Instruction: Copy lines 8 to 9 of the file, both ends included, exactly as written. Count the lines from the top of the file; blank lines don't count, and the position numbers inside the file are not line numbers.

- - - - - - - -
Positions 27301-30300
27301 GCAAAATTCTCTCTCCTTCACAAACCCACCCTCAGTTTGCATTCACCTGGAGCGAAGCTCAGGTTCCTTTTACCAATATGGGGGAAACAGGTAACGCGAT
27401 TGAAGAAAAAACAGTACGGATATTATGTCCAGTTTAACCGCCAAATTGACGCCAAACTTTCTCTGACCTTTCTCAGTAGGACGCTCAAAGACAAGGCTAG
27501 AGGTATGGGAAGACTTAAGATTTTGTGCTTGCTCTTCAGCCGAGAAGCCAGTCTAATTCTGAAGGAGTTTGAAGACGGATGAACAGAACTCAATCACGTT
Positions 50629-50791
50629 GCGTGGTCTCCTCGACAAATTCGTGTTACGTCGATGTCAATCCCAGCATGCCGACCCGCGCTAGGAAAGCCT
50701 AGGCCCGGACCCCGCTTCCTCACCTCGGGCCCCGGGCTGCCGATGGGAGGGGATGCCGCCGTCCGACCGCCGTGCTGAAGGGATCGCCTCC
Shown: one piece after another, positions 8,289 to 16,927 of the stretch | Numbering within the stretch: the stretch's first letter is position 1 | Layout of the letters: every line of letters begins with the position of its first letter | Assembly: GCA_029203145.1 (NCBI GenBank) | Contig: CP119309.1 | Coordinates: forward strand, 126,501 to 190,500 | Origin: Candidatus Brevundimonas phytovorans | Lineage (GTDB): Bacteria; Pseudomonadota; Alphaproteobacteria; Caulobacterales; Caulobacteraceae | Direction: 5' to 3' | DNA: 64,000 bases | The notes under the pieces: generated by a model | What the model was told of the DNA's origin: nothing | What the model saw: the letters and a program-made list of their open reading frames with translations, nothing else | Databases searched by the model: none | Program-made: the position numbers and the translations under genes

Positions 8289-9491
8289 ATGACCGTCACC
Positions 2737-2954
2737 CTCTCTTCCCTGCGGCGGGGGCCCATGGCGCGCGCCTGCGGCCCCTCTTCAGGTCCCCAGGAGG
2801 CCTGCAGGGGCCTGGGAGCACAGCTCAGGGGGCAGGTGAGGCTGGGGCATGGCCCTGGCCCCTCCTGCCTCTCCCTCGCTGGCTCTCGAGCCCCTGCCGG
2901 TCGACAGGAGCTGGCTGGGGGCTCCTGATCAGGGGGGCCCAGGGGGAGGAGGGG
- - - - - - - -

Shown: one piece after another, positions 8,289 to 16,927 of the stretch | Numbering within the stretch: the stretch's first letter is position 1 | Layout of the letters: every line of letters begins with the position of its first letter | Assembly: GCA_029203145.1 (NCBI GenBank) | Contig: CP119309.1 | Coordinates: forward strand, 126,501 to 190,500 | Origin: Candidatus Brevundimonas phytovorans | Lineage (GTDB): Bacteria; Pseudomonadota; Alphaproteobacteria; Caulobacterales; Caulobacteraceae | Direction: 5' to 3' | DNA: 64,000 bases | The notes under the pieces: generated by a model | What the model was told of the DNA's origin: nothing | What the model saw: the letters and a program-made list of their open reading frames with translations, nothing else | Databases searched by the model: none | Program-made: the position numbers and the translations under genes

Positions 8289-9491